European Union (EU) foreign ministers have gathered in Brussels on Monday to discuss new sanctions on Syria, a country where the government continues to implement violence on its own people.
Speaking to reporters before entering Monday's meeting, EU High Representative for Foreign Policy, Catherine Ashton, said that they would continue to take new steps in order to put pressure on the Damascus regime to end violence.
British Secretary of State for Foreign and Commonwealth Affairs, William Jefferson Hague, said that "with the new sanctions, we will increase diplomatic and economic pressure on the Damascus government".
Diplomatic sources said that, during Monday's meeting, the EU would place a visa ban for seven Syrian ministers and freeze their wealth.
EU's new sanctions are expected to target the ministries of health, education, communications and technology, oil and transportation and presidency.
On the other hand, the EU is expected to partially freeze the assets of the Syrian central bank, end the trade of gold and other valuable minerals between Syria and the EU and ban transportation of cargo planes to Syria.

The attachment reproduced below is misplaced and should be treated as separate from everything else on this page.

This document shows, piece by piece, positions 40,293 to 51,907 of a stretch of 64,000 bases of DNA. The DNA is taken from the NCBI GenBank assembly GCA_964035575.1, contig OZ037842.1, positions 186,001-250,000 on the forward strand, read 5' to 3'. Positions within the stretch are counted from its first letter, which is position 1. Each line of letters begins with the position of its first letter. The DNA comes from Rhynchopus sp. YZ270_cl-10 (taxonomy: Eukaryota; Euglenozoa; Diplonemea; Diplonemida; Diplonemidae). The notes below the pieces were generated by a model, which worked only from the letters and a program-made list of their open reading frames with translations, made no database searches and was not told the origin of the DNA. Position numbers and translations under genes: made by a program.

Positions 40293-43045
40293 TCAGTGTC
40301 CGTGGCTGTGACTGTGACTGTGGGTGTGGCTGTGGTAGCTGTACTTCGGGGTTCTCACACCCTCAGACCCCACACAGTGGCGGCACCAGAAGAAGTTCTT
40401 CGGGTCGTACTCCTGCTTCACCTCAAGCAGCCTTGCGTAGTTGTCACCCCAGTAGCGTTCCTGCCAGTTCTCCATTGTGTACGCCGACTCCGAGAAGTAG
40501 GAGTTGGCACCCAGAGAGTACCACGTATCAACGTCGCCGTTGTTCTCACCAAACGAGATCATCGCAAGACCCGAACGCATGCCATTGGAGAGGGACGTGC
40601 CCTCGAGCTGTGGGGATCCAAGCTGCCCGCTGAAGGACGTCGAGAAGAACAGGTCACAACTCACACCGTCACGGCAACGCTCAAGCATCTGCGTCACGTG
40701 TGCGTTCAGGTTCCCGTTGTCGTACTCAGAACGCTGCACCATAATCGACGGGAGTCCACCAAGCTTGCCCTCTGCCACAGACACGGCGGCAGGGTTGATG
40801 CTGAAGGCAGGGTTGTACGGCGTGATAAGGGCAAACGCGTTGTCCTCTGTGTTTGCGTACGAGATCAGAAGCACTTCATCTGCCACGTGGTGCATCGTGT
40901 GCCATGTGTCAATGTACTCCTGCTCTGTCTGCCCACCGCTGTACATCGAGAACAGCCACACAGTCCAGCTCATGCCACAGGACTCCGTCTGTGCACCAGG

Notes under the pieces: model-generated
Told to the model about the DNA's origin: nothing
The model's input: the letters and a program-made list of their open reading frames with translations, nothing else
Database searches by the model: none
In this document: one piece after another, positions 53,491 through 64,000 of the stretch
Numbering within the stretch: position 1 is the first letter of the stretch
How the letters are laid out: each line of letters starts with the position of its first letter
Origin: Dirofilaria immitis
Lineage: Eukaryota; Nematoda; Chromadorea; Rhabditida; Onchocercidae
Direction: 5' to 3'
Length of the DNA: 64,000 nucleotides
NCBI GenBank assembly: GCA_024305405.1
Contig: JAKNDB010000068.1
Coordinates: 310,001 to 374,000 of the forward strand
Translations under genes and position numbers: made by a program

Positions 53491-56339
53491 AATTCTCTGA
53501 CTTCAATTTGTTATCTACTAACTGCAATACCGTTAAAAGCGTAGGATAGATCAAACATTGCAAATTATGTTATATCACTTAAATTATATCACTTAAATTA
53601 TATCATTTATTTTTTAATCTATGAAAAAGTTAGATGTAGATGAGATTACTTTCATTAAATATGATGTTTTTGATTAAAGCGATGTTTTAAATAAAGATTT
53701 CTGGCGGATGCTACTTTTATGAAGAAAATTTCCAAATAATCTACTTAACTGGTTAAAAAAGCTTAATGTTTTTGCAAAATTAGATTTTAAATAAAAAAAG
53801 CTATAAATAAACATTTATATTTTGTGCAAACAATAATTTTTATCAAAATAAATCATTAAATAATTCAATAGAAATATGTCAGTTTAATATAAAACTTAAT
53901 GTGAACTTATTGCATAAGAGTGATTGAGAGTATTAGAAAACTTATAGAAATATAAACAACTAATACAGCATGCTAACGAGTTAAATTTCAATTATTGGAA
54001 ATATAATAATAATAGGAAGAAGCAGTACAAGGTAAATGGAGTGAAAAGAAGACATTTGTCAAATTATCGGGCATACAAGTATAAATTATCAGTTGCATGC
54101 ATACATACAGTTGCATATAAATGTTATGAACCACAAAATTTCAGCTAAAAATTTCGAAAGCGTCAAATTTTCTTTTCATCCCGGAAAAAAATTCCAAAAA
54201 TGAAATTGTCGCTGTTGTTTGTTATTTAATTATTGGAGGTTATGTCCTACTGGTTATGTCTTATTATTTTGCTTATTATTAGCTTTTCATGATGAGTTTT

The EU has already implemented certain sanctions against Syrian President Bashar al-Assad and 100 close names. The EU in September stopped importing oil from Syria.
The Damascus administration continues to implement a policy of violence on its own people for the past 12 months. According to UN figures, more than 5,400 Syrians have been killed by Syrian government forces in the past one year.
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An explosion hit on Saturday the Rakban refugee camp in southern Syria near the border with Jordan, according to media reports.
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A garrison loyal to President Abedrabbo Mansour Hadi has held out in the city largely surrounded by the Huthi rebels and their allies who control the capital Sanaa and much of the north.
The building, dating from the early 1960s and including a shopping centre and clothing workshops, had been evacuated, but firefighters were battling the blaze inside and it was not immediately clear if there were casualties.
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